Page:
September 27, 2022

Meet Some of Sound’s Incredible APPs

Sound Physicians is proud to celebrate National Advanced Practice Provider Week! Across the country, Advanced Practice Providers (APPs) provide care for thousands of patients every day. This week is our opportunity to create more awareness and highlight the importance of a collaborative care model that supports both hospital teams and patients.

Below, hear from a few of Sound’s excellent APPs as they describe how they discovered their APP careers, what a day in their job is like, and how Sound provides opportunities for them to succeed.

Featured APPs:

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When did you decide you wanted to pursue being an APP?

Kim: I first decided to become an NP after I traveled overseas to help with free medical clinics as a nurse and saw the need for providers. After coming home from Africa and researching health disparities here in the US, I realized there is a great need for providers to care for patients here in the US and internationally. I was fortunate to have an exceptional NP mentor who demonstrated the value of advanced education to pass on skills and knowledge to the next generation of nurses and nurse practitioners.

Stacey: Early in my nursing career, although I did love interaction with my patients, I felt that I had more to offer in the healthcare field. I decided to pursue advancement in my field as a means to being a part of helping arrive at “solutions” as opposed to merely taking orders and completing “tasks.”

Ashley: I decided I wanted to be an APP early on. I was a Junior in high school and was already interested in pursuing a career in medicine. I met a physician assistant through family friends, and she gave me insight into the profession. After that, I was hooked!

What is something that gets you excited to go to work every day?

Sarah: I learn something new each and every day! I love my colleagues and my team here at Mercy Cedar Rapids. Everyone is friendly and fun to work with. Everyone works as a team, and we are all here for each other to answer clinical questions when needed.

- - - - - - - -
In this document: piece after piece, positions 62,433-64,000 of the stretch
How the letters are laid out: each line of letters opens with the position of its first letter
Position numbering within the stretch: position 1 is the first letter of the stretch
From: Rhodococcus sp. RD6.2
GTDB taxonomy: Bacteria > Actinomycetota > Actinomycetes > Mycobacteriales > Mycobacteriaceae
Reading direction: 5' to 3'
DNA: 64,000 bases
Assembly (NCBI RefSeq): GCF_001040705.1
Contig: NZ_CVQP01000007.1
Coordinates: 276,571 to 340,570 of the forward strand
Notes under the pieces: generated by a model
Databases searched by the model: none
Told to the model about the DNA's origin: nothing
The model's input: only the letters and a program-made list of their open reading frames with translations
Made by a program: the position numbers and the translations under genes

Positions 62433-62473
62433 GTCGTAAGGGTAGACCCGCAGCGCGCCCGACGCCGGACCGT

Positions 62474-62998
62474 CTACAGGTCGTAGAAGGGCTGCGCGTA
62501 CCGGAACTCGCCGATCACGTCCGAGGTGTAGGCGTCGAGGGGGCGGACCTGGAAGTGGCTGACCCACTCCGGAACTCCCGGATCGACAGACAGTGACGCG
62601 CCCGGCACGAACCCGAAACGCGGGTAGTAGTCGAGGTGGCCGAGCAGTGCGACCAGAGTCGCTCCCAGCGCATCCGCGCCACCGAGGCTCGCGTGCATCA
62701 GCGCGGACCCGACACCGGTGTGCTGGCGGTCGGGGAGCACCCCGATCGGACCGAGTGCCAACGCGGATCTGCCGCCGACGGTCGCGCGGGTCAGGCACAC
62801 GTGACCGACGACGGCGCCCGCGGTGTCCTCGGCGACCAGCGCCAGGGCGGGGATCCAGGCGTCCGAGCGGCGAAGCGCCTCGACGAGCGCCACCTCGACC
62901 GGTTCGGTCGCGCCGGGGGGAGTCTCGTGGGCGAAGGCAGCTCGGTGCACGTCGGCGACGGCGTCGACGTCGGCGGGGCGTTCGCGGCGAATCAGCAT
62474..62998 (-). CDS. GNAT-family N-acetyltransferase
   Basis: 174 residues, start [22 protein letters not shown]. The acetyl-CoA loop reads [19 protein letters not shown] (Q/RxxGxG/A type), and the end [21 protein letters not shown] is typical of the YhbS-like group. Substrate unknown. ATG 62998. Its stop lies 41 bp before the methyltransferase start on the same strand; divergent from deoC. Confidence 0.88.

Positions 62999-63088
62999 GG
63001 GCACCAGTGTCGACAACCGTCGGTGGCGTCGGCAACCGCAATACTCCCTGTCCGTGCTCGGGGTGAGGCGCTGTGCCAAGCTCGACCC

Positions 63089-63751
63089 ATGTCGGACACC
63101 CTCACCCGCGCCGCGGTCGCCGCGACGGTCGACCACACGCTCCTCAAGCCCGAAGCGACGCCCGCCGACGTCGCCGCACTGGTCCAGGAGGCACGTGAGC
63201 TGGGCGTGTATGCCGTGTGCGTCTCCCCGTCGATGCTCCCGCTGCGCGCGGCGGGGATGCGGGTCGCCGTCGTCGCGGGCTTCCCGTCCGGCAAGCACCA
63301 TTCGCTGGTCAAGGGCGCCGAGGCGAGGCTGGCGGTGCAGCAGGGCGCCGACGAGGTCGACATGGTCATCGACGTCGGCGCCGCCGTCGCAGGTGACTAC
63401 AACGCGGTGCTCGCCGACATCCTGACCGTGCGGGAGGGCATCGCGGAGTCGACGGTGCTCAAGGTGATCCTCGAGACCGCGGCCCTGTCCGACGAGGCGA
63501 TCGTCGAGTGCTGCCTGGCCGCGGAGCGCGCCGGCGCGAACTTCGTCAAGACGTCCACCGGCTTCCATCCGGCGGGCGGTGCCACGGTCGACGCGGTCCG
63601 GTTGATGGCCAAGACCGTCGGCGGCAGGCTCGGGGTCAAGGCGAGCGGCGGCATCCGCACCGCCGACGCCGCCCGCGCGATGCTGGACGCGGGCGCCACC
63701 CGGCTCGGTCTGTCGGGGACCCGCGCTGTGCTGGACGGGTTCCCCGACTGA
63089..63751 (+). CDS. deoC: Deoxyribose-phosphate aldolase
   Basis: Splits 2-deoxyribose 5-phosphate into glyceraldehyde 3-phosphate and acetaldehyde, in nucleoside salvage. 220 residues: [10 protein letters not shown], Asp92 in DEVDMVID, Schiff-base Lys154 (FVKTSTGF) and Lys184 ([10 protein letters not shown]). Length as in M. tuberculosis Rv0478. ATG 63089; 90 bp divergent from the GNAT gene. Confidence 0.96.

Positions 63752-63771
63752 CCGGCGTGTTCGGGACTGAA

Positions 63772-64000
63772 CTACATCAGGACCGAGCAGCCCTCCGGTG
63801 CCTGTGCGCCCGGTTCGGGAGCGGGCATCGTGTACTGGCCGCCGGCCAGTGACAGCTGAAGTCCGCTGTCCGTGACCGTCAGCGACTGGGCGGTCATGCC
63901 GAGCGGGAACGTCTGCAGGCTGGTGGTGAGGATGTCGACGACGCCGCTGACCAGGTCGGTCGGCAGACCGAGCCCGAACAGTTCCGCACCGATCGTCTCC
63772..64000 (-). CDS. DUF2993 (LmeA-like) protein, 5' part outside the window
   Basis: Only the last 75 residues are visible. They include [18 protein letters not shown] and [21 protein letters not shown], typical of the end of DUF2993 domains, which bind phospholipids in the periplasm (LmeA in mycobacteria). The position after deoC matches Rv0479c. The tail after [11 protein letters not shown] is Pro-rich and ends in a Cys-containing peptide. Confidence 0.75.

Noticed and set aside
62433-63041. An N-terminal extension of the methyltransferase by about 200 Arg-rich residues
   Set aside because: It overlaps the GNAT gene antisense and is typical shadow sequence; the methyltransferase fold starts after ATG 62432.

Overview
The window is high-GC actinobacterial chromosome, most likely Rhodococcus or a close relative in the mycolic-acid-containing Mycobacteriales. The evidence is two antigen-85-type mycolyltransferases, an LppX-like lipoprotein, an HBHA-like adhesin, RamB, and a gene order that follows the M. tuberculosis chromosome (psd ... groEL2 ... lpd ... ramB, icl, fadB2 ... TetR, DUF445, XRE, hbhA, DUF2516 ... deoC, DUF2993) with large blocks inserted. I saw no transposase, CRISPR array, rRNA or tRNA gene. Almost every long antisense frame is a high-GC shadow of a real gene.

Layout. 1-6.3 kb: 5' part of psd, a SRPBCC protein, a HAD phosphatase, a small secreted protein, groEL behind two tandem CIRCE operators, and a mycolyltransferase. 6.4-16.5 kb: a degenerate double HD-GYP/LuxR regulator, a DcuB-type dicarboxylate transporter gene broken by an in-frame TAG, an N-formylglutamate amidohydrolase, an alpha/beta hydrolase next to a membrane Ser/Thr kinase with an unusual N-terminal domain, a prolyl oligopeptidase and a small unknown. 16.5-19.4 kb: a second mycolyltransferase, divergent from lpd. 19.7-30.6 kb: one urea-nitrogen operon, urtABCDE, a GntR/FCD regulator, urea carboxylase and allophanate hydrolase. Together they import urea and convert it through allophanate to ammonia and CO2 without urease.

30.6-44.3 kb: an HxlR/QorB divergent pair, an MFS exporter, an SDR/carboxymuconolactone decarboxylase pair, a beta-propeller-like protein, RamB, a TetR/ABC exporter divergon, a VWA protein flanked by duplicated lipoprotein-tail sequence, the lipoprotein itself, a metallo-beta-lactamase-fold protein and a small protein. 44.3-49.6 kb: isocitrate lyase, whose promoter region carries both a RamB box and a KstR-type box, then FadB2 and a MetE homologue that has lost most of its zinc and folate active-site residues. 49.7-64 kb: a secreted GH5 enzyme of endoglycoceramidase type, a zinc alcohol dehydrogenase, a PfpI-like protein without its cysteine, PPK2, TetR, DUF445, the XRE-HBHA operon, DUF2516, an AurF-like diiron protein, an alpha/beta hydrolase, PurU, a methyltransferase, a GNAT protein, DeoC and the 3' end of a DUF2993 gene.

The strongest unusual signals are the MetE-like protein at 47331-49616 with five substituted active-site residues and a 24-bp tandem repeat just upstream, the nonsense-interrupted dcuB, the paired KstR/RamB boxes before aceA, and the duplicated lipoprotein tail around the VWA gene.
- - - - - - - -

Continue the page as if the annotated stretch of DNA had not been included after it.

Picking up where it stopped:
Amy: I do not feel like I have a job–I have found a career. I have found a purpose in doing something more than a “rinse and repeat cycle.” As cliché as it may sound, my path may have been a long journey, but I feel I truly landed my feet upon the ground of where I was meant to be.

Ashley: I love practicing medicine! I love the challenges I face every day and trying to figure things out. I have the pleasure of being an admitter at my site, so I can see patients at the very beginning of their admission and start their workup. I like to follow the results in real-time while I work with my attendings to piece together the puzzle of each case.

Zorina: I get excited knowing I am making a difference in people’s lives. I have a heart for service and enjoy serving those who need my help clinically or otherwise.

Katrina: I love hospital medicine and honestly feel “at home” when I walk in the doors of the hospital. I consider it an honor and a privilege to be a part of my patients’ lives and to be able to help them when they are at their most vulnerable. My patients and their families are the reason that I go to work every day.

How has Sound supported you as an APP and enhanced your development as a hospitalist/leader/etc.?

Kim: When I started as a new NP, my first position was as an APP hospitalist at a Sound site. I remember being incredibly nervous, but the physicians were patient and provided constructive criticism that helped me become a better provider. The regional medical director was interested in growing and developing the team of APPs we had there to better support the physician providers as well as our patients.